Qualifier input was the thing for me that would take time to learn, but have started to get it. Because of the design, I see little reason to touch your computer controls once mastered, from new node all the way through to tracking can all be done in a logical workflow via the panel with vastly superior control. I particularly like the speed you can grab a still and use as a reference on a new shot.


Stable feel

The Mini is a reasonable size piece of kit, but for me that helped for the overall feel. It's stable on the desk and helps to minimise button overload by placing in groups. I would take this on location and would imagine the Micro surface perfect for the travelling grader.

If you get the chance try a 4K grading monitor when using 4K and above files, the colours and clarity from the Canon took everything to the next level, every bit of detail and colour that was available in the file could be seen on the screen. (I use a non-HDR Canon monitor on set at the moment.)

The panel turns using Resolve into a very professional and pleasant experience and I would say a must for any budding grader or professional; the ability to flip around, try, and experiment on looks at a speed you could never achieve via a keyboard, is remarkable. And it's greater still thanks to the reset and undo tools where you can get back to where you were in a blink of an eye.

It brings a new level of look and control that I had only ever seen in a professional suite.

I am looking forward to is trying this on set in a production set up, checking footage and creating on-set LUTS. For me, this has changed using Resolve and colour grading as much as the Wacom did for Photoshop. I don’t often get overly excited about new gear as it's normally an incremental change, but this is a leap.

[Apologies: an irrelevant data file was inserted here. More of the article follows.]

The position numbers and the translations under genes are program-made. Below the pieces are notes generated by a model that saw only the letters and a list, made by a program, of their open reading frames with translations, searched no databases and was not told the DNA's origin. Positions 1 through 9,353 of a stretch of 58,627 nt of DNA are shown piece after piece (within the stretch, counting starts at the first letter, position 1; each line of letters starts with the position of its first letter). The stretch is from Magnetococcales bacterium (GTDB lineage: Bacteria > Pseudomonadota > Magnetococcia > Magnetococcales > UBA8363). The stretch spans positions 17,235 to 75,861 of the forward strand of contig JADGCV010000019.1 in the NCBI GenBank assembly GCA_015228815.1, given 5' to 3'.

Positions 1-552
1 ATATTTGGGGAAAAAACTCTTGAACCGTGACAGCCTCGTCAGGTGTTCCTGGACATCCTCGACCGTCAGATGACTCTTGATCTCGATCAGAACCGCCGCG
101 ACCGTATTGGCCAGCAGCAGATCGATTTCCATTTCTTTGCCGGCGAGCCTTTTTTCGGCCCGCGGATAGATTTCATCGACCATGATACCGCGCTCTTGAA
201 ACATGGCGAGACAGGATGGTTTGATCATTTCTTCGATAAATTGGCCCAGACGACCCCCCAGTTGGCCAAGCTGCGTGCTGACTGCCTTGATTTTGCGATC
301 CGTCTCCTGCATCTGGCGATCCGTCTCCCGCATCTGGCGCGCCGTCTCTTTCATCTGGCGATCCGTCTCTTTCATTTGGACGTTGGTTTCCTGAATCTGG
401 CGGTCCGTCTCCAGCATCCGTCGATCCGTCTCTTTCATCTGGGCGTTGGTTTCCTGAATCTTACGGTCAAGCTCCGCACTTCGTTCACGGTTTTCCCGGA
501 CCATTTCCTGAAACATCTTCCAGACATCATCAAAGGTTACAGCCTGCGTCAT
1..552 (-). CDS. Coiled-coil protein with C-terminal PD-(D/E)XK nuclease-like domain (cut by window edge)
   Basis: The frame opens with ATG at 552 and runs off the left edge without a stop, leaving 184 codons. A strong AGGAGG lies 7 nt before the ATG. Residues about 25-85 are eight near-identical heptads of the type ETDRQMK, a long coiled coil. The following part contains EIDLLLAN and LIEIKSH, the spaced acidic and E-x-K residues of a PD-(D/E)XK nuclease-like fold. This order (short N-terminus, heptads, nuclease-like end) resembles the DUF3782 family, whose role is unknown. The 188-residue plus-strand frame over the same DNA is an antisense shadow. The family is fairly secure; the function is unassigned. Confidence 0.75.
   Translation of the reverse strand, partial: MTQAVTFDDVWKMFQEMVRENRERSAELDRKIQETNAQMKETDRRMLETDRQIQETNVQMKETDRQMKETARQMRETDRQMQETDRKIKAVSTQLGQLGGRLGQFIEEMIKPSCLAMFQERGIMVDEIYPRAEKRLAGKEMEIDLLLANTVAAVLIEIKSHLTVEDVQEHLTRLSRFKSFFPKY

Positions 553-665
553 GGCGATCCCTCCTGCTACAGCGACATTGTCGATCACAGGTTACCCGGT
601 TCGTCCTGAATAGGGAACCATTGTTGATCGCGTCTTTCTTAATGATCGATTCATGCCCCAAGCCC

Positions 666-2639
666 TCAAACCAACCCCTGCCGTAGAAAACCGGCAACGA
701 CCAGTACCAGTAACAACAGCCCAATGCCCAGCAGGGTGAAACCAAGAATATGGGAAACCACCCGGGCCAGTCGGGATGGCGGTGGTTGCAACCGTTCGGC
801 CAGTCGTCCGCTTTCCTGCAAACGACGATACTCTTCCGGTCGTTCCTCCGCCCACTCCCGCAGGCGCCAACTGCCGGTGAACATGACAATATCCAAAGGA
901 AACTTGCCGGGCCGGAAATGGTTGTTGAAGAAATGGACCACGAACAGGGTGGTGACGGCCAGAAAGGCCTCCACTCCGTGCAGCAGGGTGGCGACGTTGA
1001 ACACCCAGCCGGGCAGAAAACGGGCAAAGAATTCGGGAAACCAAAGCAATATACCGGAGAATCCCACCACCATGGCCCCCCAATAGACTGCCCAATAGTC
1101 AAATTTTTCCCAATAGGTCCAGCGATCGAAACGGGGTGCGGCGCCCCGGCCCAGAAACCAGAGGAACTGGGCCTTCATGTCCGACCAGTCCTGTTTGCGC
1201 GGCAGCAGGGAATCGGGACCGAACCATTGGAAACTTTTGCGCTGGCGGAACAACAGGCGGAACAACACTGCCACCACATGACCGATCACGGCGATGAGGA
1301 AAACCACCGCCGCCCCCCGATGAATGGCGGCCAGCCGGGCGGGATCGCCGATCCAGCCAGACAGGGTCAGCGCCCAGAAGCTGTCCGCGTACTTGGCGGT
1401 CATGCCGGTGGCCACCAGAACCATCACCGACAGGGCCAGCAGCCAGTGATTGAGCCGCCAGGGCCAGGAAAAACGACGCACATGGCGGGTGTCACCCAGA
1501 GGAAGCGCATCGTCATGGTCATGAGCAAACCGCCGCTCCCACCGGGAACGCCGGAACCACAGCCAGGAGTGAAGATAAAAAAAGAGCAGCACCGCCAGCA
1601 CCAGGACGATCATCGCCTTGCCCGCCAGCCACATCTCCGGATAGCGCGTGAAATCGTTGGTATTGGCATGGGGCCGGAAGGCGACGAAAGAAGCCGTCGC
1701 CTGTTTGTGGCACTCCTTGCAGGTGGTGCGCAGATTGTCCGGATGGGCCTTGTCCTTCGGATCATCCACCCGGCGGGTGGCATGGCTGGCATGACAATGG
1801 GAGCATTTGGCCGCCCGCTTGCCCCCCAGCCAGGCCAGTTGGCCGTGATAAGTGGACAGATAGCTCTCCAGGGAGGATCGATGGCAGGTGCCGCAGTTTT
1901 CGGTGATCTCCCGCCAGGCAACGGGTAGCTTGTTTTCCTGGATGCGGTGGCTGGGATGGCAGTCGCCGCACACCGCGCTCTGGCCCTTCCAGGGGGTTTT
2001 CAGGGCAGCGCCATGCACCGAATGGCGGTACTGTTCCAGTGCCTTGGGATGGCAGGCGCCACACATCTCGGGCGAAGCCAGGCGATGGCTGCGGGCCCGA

Wish list

Having zipped around the forums and looked at the feedback there are a few things I agree with that should be implemented in future firmware. One is a sleep mode. Having this at home it would be nice for it not to glow when not being used without unplugging. Another suggestion on the forums is the ability to have waveforms and scopes on the panel screens, this I think would be great on set and for the smaller set up. Also for newcomers to track balls maybe the option of speed control like a mouse.

My own list is headed by double tap for fast playback and maybe the intro of scroll control playback via the right wheel under some situations: often I want to find the perfect frame to start grading from.

But if you grade regularly in Resolve I would not hesitate to get either version of these panels depending on your needs. For me it would be the Mini. Being able to avoid keyboard and page scrolls menus on the computer is fantastic.

 

Credits

Canon DP-V2410 from Proactive UK Ltd

Macbook Pro from Jigsaw 24

G Speed Shuttle XL from G Technology

Control surface from Blackmagic Design

Tags: Post & VFX

Comments

Related Articles

27 July, 2020

LaCie 1big Dock SSD Pro and 1big Dock: Your storage media is now an important connectivity hub [Sponsored]

When is storage not simply storage? Today’s storage is now becoming a highly important connectivity hub to help speed up your workflows.

The LaCie...

Read Story

18 July, 2020

The Quantel name is legendary. This is its story, and ultimately what happened to it

The story of Quantel is a classic story of the rise and fall of a high-end manufacturer with a groundbreaking product based on very expensive,...

Read Story

16 July, 2020

Is colour grading essential? Perhaps we are too obsessed with it

The current consensus is that the best practice for shooting is to aim for the maximum options in post. So we shoot in log, or maybe RAW, to give us...

Read Story